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Hum Mol Genet. 2014 Jul 1;23(13):3506-12. doi: 10.1093/hmg/ddu058. Epub 2014 Feb 5.

New insights into POLE and POLD1 germline mutations in familial colorectal cancer and polyposis.

Author information

Hereditary Cancer Program and
Research Laboratory.
Hereditary Cancer Program and.
Translational Research Laboratory, Catalan Institute of Oncology, IDIBELL, Hospitalet de Llobregat, Spain.
Molecular Genetics Laboratory, Elche University Hospital, Elche, Spain.
Department of Pathology, Bellvitge University Hospital, IDIBELL, Hospitalet de Llobregat, Spain.
Department of Pathology and.
Hereditary Cancer Unit, La Fe University Hospital, Valencia, Spain.
Hereditary Cancer Unit, Valencian Institute of Oncology, Valencia, Spain and.
Department of Gastroenterology, Alicante University Hospital, Alicante, Spain.
Hereditary Cancer Program, Catalan Institute of Oncology, IDIBGi, Girona, Spain.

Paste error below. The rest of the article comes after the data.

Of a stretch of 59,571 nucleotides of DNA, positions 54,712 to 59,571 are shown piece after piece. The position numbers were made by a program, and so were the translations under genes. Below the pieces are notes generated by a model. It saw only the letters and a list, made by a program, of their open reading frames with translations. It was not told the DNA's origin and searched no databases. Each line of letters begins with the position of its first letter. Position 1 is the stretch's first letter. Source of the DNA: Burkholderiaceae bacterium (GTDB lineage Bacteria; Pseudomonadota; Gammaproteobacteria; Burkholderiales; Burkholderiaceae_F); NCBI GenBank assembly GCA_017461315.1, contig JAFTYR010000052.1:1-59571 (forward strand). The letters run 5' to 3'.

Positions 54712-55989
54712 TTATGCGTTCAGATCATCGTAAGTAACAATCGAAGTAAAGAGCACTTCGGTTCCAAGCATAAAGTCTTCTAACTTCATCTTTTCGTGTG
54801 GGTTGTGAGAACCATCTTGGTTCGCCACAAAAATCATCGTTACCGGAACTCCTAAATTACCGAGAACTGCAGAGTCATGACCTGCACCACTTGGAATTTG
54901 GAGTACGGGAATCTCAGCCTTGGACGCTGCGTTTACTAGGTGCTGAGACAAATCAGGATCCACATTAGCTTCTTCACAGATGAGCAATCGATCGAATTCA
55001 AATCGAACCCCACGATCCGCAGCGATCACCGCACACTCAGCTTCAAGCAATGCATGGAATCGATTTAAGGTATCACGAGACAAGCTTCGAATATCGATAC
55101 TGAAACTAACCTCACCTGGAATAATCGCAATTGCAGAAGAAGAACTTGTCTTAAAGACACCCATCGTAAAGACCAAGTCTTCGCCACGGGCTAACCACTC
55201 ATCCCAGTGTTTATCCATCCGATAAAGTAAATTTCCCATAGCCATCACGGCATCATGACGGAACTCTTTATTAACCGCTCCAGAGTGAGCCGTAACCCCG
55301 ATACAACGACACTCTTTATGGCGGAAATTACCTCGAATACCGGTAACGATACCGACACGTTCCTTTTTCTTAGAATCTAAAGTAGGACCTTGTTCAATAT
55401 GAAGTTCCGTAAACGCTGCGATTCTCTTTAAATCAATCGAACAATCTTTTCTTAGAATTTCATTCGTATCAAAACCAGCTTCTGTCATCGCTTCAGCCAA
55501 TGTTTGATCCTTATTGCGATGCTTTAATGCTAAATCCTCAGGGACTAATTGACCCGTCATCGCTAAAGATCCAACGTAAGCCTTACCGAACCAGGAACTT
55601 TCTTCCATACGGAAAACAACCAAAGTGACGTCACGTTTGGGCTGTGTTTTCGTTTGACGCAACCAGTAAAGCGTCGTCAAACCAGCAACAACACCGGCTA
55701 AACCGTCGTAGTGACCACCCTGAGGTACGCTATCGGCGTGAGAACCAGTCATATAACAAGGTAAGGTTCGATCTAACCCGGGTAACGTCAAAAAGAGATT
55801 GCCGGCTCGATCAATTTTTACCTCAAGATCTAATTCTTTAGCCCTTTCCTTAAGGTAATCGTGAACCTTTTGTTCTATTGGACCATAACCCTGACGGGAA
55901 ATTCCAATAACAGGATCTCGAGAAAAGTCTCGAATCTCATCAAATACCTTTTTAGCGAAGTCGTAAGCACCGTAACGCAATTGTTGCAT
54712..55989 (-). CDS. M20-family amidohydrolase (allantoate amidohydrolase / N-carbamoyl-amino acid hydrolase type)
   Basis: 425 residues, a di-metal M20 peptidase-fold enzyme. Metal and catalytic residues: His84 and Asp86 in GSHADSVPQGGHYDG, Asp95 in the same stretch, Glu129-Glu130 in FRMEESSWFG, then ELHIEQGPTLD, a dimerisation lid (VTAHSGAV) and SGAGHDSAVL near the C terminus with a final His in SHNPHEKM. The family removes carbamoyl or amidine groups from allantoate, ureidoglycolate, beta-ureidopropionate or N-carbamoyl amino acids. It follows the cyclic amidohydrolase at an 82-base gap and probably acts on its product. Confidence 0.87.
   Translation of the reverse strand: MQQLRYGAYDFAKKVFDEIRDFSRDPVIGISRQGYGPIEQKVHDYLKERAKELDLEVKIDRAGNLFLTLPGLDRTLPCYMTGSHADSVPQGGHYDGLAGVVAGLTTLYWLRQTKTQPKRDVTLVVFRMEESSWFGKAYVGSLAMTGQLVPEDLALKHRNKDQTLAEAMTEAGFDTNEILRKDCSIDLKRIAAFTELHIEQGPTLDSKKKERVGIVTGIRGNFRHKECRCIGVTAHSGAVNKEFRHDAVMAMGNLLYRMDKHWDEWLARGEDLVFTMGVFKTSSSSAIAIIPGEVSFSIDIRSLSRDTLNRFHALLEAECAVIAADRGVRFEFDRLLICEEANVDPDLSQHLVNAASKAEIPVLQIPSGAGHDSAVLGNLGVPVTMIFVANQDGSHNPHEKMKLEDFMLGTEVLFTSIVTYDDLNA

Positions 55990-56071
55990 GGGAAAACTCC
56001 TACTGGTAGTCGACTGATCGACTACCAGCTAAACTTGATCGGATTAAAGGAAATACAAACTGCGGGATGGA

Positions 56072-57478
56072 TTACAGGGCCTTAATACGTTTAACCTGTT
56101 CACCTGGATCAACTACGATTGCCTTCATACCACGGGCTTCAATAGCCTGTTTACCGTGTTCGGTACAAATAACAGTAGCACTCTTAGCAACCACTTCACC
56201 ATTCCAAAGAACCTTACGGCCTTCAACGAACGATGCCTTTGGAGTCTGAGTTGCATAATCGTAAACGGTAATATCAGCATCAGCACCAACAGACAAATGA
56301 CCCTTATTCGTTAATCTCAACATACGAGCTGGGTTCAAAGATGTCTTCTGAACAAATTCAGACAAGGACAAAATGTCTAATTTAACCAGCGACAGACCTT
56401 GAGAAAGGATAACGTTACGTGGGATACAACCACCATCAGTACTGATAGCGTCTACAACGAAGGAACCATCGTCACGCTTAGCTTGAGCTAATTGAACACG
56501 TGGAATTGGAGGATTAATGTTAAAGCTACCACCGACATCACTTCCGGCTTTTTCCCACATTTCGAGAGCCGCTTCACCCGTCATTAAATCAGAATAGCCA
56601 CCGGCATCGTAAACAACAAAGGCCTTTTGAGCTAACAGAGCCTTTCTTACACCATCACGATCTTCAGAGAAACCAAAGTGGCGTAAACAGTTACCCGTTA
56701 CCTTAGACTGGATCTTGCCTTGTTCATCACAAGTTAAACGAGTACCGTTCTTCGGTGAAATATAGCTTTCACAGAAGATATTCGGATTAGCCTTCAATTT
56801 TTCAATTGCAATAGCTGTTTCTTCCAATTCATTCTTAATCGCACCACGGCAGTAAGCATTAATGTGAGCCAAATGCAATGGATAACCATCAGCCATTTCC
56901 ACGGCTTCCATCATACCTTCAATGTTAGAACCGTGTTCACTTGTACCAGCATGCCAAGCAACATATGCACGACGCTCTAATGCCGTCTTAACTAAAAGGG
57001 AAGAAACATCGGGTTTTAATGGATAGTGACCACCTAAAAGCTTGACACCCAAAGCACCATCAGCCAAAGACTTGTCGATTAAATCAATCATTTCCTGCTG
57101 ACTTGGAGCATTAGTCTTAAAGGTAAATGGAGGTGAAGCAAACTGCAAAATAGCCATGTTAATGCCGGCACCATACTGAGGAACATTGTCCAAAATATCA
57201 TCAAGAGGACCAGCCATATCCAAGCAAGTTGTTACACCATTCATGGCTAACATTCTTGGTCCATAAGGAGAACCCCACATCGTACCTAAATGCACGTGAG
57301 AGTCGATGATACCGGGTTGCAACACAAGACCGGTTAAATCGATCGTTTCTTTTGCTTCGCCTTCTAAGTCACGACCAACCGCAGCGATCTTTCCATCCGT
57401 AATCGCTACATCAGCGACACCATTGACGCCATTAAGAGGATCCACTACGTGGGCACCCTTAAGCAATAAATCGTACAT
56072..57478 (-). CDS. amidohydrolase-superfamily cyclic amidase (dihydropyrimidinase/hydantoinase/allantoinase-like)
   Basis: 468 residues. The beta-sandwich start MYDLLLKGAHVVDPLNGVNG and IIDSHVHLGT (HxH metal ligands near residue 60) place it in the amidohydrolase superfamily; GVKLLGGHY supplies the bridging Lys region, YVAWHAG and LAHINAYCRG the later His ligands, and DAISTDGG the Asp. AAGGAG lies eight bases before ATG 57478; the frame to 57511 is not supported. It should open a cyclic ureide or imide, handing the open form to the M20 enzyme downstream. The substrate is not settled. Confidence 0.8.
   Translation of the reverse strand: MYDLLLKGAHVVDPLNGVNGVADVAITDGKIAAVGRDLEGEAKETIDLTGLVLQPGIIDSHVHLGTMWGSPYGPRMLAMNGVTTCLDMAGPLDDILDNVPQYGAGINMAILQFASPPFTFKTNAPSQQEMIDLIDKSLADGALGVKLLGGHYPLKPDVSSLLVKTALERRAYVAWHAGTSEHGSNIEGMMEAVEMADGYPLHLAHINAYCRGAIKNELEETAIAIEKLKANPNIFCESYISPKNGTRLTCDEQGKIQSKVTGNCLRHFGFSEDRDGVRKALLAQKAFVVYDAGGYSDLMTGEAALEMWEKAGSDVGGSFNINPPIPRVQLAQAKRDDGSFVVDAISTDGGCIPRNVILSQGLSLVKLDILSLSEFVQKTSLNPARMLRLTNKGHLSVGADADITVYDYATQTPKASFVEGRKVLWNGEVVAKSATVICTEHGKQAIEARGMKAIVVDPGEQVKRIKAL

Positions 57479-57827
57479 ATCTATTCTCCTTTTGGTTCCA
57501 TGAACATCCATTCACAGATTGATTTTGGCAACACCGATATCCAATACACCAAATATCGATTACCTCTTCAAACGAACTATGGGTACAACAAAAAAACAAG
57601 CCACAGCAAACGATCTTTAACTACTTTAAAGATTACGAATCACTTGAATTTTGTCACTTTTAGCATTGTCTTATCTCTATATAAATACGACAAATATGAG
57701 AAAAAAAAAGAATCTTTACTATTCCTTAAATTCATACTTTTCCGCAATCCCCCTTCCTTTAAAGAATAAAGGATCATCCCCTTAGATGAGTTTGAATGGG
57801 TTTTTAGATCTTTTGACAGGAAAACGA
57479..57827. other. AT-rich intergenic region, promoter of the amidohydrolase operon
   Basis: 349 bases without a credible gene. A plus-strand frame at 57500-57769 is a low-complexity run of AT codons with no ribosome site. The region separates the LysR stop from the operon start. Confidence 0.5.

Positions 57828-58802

Germline mutations in DNA polymerase ɛ (POLE) and δ (POLD1) have been recently identified in families with multiple colorectal adenomas and colorectal cancer (CRC). All reported cases carried POLE c.1270C>G (p.Leu424Val) or POLD1 c.1433G>A (p.Ser478Asn) mutations. Due to the scarcity of cases reported so far, an accurate clinical phenotype has not been defined. We aimed to assess the prevalence of these recurrent mutations in unexplained familial and early-onset CRC and polyposis, and to add additional information to define the clinical characteristics of mutated cases. A total of 858 familial/early onset CRC and polyposis patients were studied: 581 familial and early-onset CRC cases without mismatch repair (MMR) deficiency, 86 cases with MMR deficiency and 191 polyposis cases. Mutation screening was performed by KASPar genotyping assays and/or Sanger sequencing of the involved exons. POLE p.L424V was identified in a 28-year-old polyposis and CRC patient, as a de novo mutation. None of the 858 cases studied carried POLD1 p.S478N. A new mutation, POLD1 c.1421T>C (p.Leu474Pro), was identified in a mismatch repair proficient Amsterdam II family. Its pathogenicity was supported by cosegregation in the family, in silico predictions, and previously published yeast assays. POLE and POLD1 mutations explain a fraction of familial CRC and polyposis. Sequencing the proofreading domains of POLE and POLD1 should be considered in routine genetic diagnostics. Until additional evidence is gathered, POLE and POLD1 genetic testing should not be restricted to polyposis cases, and the presence of de novo mutations, considered.

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